Bagatelle is either a game a bit like pinball, but on a sort of vertical plane, where you try and get the ball to land on pins and go through holes, or a billiards game that involves pins standing on the surface of the table that you’re not to hit.

    It literally means ‘a trifle’, so is apt for silly games!

  20. Geoff says:

    I found this one pretty straightforward, getting GOLF very early on, like Ciaran. Tried unsuccessfully to put BADMINTON in as either 14ac or 14dn, but fortunately thought better of it! I also thought BG might be British Game – as so many of them are – but BILLIARDS is French in origin (I think).

    8ac: I interpreted ‘defective’ as simply meaning that less than one of the words in the clue had been incorporated into the charade (Araucaria often does this sort of thing), but Eileen rightly points out that a marginal “sp” one one’s returned homework indicates that a word has been misspelt. Not infrequently accompanied by “see me”!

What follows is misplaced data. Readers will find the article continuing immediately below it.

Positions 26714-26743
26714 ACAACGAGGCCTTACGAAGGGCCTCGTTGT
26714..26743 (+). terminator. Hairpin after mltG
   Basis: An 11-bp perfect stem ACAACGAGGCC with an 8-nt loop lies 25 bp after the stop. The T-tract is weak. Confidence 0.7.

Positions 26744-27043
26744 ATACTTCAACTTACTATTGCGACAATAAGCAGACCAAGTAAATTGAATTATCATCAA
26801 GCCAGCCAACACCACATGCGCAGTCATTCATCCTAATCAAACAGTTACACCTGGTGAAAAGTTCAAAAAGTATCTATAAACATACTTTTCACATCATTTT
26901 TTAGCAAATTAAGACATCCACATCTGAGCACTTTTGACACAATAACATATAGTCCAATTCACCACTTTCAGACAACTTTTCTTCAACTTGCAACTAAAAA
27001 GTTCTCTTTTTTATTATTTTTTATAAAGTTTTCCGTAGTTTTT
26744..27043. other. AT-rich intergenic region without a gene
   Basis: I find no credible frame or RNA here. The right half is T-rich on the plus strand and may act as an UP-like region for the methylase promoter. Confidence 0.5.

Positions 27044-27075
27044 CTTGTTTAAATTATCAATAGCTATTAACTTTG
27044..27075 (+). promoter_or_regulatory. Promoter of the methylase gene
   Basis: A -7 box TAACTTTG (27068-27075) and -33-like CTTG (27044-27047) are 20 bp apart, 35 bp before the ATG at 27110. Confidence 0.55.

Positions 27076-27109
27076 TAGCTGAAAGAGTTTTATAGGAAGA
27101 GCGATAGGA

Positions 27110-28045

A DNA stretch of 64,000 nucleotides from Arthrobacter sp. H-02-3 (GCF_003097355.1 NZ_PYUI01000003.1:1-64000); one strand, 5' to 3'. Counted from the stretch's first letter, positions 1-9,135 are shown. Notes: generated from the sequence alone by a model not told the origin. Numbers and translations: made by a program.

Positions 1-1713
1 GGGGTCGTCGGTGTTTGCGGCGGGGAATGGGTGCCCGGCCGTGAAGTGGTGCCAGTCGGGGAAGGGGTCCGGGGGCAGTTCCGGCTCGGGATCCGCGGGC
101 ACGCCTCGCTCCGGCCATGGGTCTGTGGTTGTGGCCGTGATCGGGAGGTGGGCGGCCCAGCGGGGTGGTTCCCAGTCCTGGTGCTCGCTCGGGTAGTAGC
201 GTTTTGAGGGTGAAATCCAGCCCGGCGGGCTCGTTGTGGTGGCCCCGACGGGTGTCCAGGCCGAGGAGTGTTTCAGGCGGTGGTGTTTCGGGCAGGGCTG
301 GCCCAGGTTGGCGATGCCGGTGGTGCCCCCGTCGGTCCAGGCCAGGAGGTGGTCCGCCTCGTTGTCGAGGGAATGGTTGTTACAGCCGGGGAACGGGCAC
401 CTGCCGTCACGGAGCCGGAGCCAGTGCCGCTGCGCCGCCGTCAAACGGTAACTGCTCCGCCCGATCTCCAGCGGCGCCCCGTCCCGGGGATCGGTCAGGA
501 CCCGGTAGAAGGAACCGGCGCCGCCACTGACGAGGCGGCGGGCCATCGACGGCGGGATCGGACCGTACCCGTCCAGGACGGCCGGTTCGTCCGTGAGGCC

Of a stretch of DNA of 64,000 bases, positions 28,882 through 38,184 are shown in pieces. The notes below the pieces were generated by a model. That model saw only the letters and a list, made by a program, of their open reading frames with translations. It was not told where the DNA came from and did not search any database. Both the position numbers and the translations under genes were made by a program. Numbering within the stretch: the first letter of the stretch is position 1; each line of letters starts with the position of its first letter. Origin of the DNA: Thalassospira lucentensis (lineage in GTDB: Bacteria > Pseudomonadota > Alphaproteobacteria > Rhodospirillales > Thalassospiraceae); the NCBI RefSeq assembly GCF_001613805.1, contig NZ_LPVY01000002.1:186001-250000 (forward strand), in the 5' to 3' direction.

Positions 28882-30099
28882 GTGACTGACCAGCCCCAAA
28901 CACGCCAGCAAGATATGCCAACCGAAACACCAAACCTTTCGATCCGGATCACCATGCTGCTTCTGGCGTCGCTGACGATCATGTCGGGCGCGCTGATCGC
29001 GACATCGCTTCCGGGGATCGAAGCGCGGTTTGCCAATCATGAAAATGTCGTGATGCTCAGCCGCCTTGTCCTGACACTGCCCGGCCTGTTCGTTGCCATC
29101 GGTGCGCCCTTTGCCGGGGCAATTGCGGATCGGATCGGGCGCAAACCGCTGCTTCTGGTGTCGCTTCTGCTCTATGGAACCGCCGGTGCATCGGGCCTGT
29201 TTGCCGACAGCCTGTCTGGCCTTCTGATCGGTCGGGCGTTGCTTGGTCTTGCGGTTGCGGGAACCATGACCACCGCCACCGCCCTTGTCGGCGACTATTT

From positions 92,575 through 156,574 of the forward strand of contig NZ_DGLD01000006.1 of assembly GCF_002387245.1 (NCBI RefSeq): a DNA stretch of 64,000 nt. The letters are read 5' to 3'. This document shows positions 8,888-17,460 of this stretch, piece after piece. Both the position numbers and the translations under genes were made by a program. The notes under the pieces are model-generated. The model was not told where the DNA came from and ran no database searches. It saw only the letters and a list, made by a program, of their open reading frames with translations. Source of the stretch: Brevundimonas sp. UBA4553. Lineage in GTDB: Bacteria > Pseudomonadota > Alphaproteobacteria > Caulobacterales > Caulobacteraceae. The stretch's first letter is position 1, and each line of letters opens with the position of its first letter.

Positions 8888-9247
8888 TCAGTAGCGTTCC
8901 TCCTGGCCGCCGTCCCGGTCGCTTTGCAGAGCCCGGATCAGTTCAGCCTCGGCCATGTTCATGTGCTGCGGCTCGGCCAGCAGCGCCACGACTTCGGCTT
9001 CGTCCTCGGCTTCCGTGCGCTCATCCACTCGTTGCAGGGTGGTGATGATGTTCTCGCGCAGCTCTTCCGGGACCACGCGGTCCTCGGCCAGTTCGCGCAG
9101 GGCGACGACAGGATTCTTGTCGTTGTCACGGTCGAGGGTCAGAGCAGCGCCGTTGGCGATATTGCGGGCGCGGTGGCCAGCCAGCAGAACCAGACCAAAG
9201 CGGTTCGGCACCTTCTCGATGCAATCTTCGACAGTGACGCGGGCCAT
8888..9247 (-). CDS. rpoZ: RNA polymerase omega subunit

Yet another appearance for every compiler’s favourite astrological sign in 9ac – one of my first entries. Oh for a charade clue in which “sign” codes for CAPRICORN!

  21. Eileen says:

    Geoff – Rufus did give us GEMINI on Moday!

  22. Geoff says:

    Eileen – Yes, we do occasionally find other signs as complete solutions, but ARIES is almost invariably the charade component – although I think I recall seeing LEO once in this context.